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Bylaw passes in Redcliff without any fanfare

Posted on June 30, 2015 by 40 Mile Commentator

Well if you haven’t heard by now, Redcliff town council ended up passing it’s controversial “Communication with Litigants” bylaw amendment without too much public furor or objection. Despite a very good case made against some of sections of the amendment by Coun. Larry Leipert, which he called unconstitutional, the amendment passed second and third reading to become law at last Monday’s meeting.
The silence in the room was deafening. No voters came by to see this sweeping law passed which gave broad discretionary powers to the municipal manager to bar delegates to council who may potentially bring a law suit before the town, and their relatives and associates. No one asked to speak to council on the issue to raise their concerns. No one was watching the vote to see who said what to who and why.
So it appears the citizens of Redcliff had no problems with the bylaw amendment. Or no one cared enough to show up and voice their concerns if they had them.  Which amounts to the same thing.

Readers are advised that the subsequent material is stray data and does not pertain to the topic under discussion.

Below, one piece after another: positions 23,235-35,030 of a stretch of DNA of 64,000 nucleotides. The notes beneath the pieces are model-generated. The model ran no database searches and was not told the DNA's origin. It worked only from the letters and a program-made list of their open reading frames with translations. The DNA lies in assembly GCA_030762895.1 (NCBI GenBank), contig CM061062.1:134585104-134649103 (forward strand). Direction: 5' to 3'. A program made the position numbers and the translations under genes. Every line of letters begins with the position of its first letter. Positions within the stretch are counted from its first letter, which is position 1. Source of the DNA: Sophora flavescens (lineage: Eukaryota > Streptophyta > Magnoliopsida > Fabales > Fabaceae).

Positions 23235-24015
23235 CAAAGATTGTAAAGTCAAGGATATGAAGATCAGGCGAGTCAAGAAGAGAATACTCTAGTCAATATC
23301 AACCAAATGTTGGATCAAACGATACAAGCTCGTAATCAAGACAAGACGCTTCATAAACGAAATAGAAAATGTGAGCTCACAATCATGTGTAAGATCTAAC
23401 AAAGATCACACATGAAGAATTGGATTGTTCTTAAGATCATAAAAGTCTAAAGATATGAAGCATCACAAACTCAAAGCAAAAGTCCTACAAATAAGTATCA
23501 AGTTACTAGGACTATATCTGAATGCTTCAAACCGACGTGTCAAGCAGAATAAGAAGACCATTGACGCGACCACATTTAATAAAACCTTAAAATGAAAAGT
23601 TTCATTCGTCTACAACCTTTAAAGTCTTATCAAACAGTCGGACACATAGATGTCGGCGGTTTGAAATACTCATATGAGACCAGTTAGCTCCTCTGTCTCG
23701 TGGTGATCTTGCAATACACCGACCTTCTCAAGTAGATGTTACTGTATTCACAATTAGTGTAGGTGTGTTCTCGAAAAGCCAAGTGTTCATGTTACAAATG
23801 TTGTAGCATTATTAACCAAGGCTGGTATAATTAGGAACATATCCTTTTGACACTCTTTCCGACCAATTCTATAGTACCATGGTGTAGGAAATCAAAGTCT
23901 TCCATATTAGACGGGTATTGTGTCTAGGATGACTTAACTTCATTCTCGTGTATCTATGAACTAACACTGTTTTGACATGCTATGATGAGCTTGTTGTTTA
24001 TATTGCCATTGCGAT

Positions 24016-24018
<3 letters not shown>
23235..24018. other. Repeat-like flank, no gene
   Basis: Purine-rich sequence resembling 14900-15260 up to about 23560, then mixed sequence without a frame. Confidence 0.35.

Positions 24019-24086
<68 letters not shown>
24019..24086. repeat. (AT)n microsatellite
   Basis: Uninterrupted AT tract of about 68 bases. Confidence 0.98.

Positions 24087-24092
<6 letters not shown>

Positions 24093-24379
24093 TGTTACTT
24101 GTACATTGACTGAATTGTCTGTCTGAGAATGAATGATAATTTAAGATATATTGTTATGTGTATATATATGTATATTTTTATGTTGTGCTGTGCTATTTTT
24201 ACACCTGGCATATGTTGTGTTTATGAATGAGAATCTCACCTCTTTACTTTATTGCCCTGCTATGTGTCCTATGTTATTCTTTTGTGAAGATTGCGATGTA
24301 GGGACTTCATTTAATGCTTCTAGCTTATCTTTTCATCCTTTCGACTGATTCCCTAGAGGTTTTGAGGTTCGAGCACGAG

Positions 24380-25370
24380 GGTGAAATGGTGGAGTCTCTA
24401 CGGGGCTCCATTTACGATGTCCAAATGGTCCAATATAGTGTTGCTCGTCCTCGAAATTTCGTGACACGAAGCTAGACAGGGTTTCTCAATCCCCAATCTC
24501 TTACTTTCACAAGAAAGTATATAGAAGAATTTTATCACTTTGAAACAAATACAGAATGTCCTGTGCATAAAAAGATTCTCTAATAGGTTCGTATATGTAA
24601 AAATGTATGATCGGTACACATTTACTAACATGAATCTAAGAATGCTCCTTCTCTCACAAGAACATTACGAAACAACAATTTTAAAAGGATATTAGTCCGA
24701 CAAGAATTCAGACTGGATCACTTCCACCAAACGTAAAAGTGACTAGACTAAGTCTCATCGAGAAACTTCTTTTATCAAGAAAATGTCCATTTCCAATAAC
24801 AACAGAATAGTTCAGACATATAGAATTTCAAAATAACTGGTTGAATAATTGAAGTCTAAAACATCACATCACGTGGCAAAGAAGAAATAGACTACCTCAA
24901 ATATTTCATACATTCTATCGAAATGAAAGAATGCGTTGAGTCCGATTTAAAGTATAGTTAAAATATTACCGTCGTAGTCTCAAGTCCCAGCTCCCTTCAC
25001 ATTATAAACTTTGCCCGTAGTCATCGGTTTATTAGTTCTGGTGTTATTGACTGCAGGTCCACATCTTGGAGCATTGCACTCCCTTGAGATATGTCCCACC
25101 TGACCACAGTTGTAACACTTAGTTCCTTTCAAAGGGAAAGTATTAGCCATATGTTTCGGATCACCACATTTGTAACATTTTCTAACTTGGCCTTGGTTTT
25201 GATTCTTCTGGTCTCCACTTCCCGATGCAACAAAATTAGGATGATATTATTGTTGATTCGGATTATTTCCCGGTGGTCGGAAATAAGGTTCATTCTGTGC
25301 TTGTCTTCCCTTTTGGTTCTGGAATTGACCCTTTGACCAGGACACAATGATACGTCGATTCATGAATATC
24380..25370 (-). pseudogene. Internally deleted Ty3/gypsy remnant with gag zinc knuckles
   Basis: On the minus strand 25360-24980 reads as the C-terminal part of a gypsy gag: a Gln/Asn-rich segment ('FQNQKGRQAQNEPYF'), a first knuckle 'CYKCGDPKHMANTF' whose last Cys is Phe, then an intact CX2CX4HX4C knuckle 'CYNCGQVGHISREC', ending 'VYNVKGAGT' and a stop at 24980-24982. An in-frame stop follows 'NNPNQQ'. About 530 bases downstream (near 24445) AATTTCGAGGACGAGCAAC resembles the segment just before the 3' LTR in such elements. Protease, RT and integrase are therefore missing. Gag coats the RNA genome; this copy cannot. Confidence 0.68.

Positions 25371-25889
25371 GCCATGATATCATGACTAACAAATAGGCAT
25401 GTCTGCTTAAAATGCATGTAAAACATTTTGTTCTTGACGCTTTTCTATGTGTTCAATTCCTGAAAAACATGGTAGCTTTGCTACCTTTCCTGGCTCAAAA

Civic politics isn’t always the most interesting to watch as councillors discuss and vote on the minutia which ensures the garbage keeps getting collected, the streets get repaired and the local skating rinks operate through the winter. It is the level of politics which most effects peoples’ lives, but you wouldn’t know it by the general lack of citizen engagement in day to day affairs or at election time.
However, for one brief moment these past few weeks Coun. Larry Leipert made it matter. He took a principled stand and stood up to his fellow councillors against what he clearly saw as an undemocratic law.
Despite being a lone voice in the wilderness, he spoke up anyway. He spoke with passion. He offered compromises. He made motions and counter-motions. He asked for considered thought to prevail. He was voted down every time, but he kept trying.
Had Coun. Leipert not been so forceful and passionate there would have been no public awareness of this bylaw amendment at all. That there was even modest public debate on a civic bylaw is a triumph for citizen engagement, government accountability and democracy. Leipert may have been the loser at vote counting time, but he was definitely the winner when it came to standing by his principles.
You can’t win them all. And sometimes you can’t even win that much. The important thing is to keep moving forward, and never be afraid to fight the battles you feel need to be fought.

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